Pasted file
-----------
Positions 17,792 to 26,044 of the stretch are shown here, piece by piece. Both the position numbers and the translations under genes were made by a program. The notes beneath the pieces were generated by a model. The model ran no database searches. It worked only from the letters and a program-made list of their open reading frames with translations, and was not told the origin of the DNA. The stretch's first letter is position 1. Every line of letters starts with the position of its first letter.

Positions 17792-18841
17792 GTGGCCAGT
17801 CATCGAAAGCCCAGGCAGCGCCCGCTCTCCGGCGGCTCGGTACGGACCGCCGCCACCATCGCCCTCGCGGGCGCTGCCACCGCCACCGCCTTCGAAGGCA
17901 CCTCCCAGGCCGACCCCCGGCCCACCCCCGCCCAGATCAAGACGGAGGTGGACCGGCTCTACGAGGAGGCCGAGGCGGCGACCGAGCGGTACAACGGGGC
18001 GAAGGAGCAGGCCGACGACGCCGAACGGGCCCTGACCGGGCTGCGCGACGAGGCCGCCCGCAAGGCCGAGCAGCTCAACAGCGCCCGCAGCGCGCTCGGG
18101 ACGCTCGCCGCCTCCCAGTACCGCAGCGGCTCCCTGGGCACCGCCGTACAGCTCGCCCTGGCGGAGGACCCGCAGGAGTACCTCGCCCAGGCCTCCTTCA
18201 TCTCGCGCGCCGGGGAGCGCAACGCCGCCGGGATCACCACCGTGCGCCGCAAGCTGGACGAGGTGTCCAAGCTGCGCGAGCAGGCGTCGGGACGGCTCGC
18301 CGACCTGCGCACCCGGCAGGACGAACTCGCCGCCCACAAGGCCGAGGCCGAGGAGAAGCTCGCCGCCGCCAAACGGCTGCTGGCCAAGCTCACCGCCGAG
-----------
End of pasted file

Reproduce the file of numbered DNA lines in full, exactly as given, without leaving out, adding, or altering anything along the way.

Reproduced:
Positions 17,792 to 26,044 of the stretch are shown here, piece by piece. Both the position numbers and the translations under genes were made by a program. The notes beneath the pieces were generated by a model. The model ran no database searches. It worked only from the letters and a program-made list of their open reading frames with translations, and was not told the origin of the DNA. The stretch's first letter is position 1. Every line of letters starts with the position of its first letter.

Positions 17792-18841
17792 GTGGCCAGT
17801 CATCGAAAGCCCAGGCAGCGCCCGCTCTCCGGCGGCTCGGTACGGACCGCCGCCACCATCGCCCTCGCGGGCGCTGCCACCGCCACCGCCTTCGAAGGCA
17901 CCTCCCAGGCCGACCCCCGGCCCACCCCCGCCCAGATCAAGACGGAGGTGGACCGGCTCTACGAGGAGGCCGAGGCGGCGACCGAGCGGTACAACGGGGC
18001 GAAGGAGCAGGCCGACGACGCCGAACGGGCCCTGACCGGGCTGCGCGACGAGGCCGCCCGCAAGGCCGAGCAGCTCAACAGCGCCCGCAGCGCGCTCGGG
18101 ACGCTCGCCGCCTCCCAGTACCGCAGCGGCTCCCTGGGCACCGCCGTACAGCTCGCCCTGGCGGAGGACCCGCAGGAGTACCTCGCCCAGGCCTCCTTCA
18201 TCTCGCGCGCCGGGGAGCGCAACGCCGCCGGGATCACCACCGTGCGCCGCAAGCTGGACGAGGTGTCCAAGCTGCGCGAGCAGGCGTCGGGACGGCTCGC
18301 CGACCTGCGCACCCGGCAGGACGAACTCGCCGCCCACAAGGCCGAGGCCGAGGAGAAGCTCGCCGCCGCCAAACGGCTGCTGGCCAAGCTCACCGCCGAG